“They feel safer here.”
THERE ARE STILL 700 NMU students living in residence halls on the campus.
They either can’t or don’t want to return home.
“Some of them are telling us they don’t have a place to go or they don’t have transportation,” says Derek Hall, NMU’s chief marketing officer. “Some have said they don’t want to go back to (coronavirus) hotspots and they feel safer here.”
Makes sense. As of Thursday afternoon, only three cases had been diagnosed in the UP, only one in Marquette County.
University employees are mostly working remotely, although food service workers are still feeding the remaining students, public safety officers remain on duty, along with some facilities workers. Wednesday’s trustee meeting, scheduled for campus, was conducted remotely.
Graduation ceremonies? They’ve been postponed from their scheduled May 2nd date. Undetermined when they’ll actually occur. Maybe late summer? It all depends on when the virus outbreak dies down so that the university feels comfortable inviting students and families back for Commencement.
Delta’s flights to be cut
“THE AIRPORT THESE days is a very quiet place.”
That’s how Duane Duray, the airport manager at Sawyer, sums things up. Most airport employees are working from home if they can–no furloughs or layoffs. The airlines and rental car agencies are continuing to operate but on a limited basis.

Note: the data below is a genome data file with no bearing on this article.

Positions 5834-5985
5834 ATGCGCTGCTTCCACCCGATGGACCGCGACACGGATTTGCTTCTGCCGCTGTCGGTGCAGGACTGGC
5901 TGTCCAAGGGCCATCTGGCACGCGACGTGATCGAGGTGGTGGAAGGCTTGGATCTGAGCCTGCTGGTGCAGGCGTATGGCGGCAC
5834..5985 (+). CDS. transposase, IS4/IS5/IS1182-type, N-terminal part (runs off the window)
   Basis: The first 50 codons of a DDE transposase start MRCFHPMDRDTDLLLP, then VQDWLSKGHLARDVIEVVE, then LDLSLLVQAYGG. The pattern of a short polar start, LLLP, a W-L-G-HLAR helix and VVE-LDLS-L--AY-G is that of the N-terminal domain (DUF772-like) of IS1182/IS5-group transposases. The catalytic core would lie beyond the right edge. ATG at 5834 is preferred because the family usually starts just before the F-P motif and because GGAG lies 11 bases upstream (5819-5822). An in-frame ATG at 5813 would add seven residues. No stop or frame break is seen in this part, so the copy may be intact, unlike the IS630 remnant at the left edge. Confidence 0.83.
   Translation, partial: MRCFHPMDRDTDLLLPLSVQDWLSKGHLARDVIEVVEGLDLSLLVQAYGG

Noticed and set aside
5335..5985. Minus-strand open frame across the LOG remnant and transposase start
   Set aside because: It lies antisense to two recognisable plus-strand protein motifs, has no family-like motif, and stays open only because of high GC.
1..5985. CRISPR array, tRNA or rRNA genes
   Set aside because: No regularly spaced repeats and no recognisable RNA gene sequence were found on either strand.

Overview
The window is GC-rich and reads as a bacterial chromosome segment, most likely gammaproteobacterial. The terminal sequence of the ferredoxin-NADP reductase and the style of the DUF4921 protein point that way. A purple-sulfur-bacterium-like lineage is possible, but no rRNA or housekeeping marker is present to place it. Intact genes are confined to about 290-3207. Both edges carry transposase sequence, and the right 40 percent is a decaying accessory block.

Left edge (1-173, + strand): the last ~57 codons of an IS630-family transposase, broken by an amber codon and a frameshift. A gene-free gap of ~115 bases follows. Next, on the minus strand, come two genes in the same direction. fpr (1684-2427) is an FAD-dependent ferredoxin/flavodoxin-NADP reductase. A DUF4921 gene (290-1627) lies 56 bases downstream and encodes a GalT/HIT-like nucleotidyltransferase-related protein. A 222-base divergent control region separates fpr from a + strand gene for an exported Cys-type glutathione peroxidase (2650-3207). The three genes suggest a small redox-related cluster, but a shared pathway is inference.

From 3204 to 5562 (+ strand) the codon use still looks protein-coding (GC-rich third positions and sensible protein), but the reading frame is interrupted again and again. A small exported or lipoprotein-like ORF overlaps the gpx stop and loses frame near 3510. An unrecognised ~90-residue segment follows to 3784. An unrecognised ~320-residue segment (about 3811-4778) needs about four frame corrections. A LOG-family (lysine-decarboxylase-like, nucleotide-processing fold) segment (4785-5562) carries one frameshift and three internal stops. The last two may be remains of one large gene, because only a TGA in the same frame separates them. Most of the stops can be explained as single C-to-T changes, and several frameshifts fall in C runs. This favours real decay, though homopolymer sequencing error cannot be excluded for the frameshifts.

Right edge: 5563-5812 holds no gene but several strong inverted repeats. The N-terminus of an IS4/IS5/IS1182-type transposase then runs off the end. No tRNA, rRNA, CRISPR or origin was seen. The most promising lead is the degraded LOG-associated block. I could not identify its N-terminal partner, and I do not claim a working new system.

Flights? Yep, Delta still has three a day, though not always if they determine that they’ll essentially be flying an empty plane, according to Duray. And come April, they’re reducing that to only one scheduled flight a day.
American still schedules one flight a day.
CDC guidelines being followed
WE’D HEARD FROM a few folks that some RN’s and other staff members from UPHS had recently returned from the Caribbean and were told they had to return to work immediately.
Some concern expressed.
Not a problem, according to Janell Larson, the director of marketing and communications for the hospital.
“We are not allowed to discuss individual personnel matters,” she writes. “However, rest assured, we are following CDC guidelines as it pertains to employees returning to work from personal travel.”
Tourism’s great, just not now
FROM OUR FRIENDS in northern Michigan south of the bridge….
A plea to the folks farther downstate to stay away, as reported by Bridge Magazine, the nonpartisan nonprofit news source.
“If you have friends and family downstate figuring since they are out of work, they may as well just come UpNorth to the cottage, please encourage them not to,” says Traverse City mayor Jim Carruthers.
“People should do what they are supposed to, stay in their homes and not travel,” says Petoskey mayor John Murphy.
It’s understandable why the welcome mat has been yanked. The Detroit area, unfortunately, has become a hotspot for COVID-19 while northern Michigan has seen only a very limited outbreak.
And the UP? As we said, not even a handful of cases here yet so, yeah, our welcome mat has also been yanked. Let’s continue to focus on social distancing and start dreaming about the warm, lazy, soothing days of summer…and going to restaurants and bars and coffee shops and barbecues and…you know, like, talking to each other from less than six feet away.
You don’t know what you got until you lose it.